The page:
5
views
0
recommends
+1 Recommend
0 collections
    0
    shares
      • Record: found
      • Abstract: found
      • Article: found
      Is Open Access

      Sequence-based detection and typing procedures for Burkholderia mallei: Assessment and prospects

      review-article

      Read this article at

      Bookmark
          There is no author summary for this article yet. Authors can add summaries to their articles on ScienceOpen to make them more accessible to a non-specialist audience.

          Abstract

          Although glanders has been eradicated in most of the developed world, the disease still persists in various countries such as Brazil, India, Pakistan, Bangladesh, Nepal, Iran, Bahrain, UAE and Turkey. It is one of the notifiable diseases listed by the World Organization for Animal Health. Occurrence of glanders imposes restriction on equestrian events and restricts equine movement, thus causing economic losses to equine industry. The genetic diversity and global distribution of the causing agent, Burkholderia ( B.) mallei, have not been assessed in detail and are complicated by the high clonality of this organism. Among the identification and typing methods, PCR-based methods for distinguishing B. mallei from its close relative B. pseudomallei as well as genotyping using tandem repeat regions (MLVA) are established. The advent and continuous advancement of the sequencing techniques and the reconstruction of closed genomes enable the development of genome guided epidemiological tools. For achieving a higher genomic resolution, genotyping methods based on whole genome sequencing data can be employed, like genome-wide single nucleotide polymorphisms. One of the limitations in obtaining complete genomic sequences for further molecular characterization of B. mallei is its high GC content. In this review, we aim to provide an overview of the widely used detection and typing methods for B. mallei and illustrate gaps that still require development. The genomic features of Burkholderia, their high homology and clonality will be first described from a comparative genomics perspective. Then, the commonly used molecular detection (PCR systems) and typing systems (e.g., multilocus sequence typing, variable number of tandem repeat analysis) will be presented and put in perspective with recently developed genomic methods. Also, the increasing availability of B. mallei genomic sequences and evolution of the sequencing methods offers exciting prospects for further refinement of B. mallei typing, that could overcome the difficulties presently encountered with this particular bacterium.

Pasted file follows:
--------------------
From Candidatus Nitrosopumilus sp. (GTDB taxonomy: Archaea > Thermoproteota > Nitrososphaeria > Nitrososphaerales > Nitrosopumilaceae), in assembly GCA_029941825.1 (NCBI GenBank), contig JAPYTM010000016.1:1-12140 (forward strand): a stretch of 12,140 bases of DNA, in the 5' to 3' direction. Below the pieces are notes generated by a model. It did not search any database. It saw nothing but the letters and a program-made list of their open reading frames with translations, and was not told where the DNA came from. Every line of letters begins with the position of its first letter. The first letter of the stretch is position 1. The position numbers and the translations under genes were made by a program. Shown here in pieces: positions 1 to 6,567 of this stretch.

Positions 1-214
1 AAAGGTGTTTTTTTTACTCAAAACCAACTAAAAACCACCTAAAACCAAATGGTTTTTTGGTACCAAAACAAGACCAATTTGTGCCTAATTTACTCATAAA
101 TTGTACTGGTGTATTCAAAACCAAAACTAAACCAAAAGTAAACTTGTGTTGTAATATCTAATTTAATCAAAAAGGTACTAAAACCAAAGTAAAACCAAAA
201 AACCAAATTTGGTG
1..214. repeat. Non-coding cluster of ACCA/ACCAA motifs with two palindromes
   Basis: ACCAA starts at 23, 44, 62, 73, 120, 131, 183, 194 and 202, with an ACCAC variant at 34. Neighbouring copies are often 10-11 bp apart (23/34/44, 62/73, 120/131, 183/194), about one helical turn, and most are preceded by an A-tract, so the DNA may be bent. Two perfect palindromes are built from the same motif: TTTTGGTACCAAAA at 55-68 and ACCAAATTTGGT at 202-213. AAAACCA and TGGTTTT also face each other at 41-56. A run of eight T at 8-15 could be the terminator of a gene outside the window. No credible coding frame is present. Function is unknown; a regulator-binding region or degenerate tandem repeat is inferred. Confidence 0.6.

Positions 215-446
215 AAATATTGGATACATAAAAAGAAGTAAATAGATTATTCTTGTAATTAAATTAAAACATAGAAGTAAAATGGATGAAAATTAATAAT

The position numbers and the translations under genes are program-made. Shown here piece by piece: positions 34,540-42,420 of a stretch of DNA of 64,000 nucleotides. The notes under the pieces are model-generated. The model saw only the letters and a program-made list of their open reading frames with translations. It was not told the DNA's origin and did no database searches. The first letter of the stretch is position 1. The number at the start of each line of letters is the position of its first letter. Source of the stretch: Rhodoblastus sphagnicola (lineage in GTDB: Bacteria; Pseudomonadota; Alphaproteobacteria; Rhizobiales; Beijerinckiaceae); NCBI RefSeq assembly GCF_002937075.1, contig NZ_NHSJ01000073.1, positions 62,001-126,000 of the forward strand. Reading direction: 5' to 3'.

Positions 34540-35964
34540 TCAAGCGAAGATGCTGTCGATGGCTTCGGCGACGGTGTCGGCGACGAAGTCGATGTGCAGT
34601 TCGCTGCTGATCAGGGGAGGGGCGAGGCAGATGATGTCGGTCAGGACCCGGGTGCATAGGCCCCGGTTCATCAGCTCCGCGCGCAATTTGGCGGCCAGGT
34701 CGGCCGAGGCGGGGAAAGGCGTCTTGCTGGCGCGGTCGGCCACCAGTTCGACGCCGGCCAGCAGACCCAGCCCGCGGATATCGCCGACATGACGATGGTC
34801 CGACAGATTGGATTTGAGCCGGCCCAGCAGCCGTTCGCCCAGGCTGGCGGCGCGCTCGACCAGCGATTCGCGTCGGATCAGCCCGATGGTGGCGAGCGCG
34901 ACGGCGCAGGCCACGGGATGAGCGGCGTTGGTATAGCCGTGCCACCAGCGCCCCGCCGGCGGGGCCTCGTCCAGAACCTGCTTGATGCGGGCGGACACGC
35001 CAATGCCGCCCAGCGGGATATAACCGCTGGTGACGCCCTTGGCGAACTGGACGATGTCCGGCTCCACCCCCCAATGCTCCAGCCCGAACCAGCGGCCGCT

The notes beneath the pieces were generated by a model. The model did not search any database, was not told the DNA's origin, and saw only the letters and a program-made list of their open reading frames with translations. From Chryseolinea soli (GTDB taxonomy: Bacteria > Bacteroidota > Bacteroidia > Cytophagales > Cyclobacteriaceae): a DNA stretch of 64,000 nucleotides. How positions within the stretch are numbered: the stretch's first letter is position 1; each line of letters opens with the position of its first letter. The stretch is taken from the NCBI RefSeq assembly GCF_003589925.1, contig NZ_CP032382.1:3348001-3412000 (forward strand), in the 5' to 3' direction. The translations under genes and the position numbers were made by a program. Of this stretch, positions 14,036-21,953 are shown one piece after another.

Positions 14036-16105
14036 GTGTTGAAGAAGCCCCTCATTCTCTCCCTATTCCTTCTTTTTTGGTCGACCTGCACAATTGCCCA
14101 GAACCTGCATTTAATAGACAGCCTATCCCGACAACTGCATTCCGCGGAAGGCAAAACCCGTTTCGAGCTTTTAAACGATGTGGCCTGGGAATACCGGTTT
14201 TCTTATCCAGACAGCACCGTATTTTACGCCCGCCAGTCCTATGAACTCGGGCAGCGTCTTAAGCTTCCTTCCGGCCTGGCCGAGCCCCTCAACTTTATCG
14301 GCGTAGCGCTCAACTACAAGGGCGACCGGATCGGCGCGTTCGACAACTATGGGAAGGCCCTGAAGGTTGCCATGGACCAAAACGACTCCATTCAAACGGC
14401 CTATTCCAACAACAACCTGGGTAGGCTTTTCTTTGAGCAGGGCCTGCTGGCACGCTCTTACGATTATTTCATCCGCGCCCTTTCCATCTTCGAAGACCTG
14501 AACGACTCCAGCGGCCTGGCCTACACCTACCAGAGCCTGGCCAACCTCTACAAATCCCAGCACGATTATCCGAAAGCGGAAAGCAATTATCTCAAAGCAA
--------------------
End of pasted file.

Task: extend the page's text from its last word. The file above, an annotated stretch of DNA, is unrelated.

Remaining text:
Related collections

          Most cited references82

          • Record: found
          • Abstract: found
          • Article: not found

          Shifting the genomic gold standard for the prokaryotic species definition.

          DNA-DNA hybridization (DDH) has been used for nearly 50 years as the gold standard for prokaryotic species circumscriptions at the genomic level. It has been the only taxonomic method that offered a numerical and relatively stable species boundary, and its use has had a paramount influence on how the current classification has been constructed. However, now, in the era of genomics, DDH appears to be an outdated method for classification that needs to be substituted. The average nucleotide identity (ANI) between two genomes seems the most promising method since it mirrors DDH closely. Here we examine the work package JSpecies as a user-friendly, biologist-oriented interface to calculate ANI and the correlation of the tetranucleotide signatures between pairwise genomic comparisons. The results agreed with the use of ANI to substitute DDH, with a narrowed boundary that could be set at approximately 95-96%. In addition, the JSpecies package implemented the tetranucleotide signature correlation index, an alignment-free parameter that generally correlates with ANI and that can be of help in deciding when a given pair of organisms should be classified in the same species. Moreover, for taxonomic purposes, the analyses can be produced by simply randomly sequencing at least 20% of the genome of the query strains rather than obtaining their full sequence.
            Bookmark
            • Record: found
            • Abstract: found
            • Article: not found

            Coming of age: ten years of next-generation sequencing technologies.

            Since the completion of the human genome project in 2003, extraordinary progress has been made in genome sequencing technologies, which has led to a decreased cost per megabase and an increase in the number and diversity of sequenced genomes. An astonishing complexity of genome architecture has been revealed, bringing these sequencing technologies to even greater advancements. Some approaches maximize the number of bases sequenced in the least amount of time, generating a wealth of data that can be used to understand increasingly complex phenotypes. Alternatively, other approaches now aim to sequence longer contiguous pieces of DNA, which are essential for resolving structurally complex regions. These and other strategies are providing researchers and clinicians a variety of tools to probe genomes in greater depth, leading to an enhanced understanding of how genome sequence variants underlie phenotype and disease.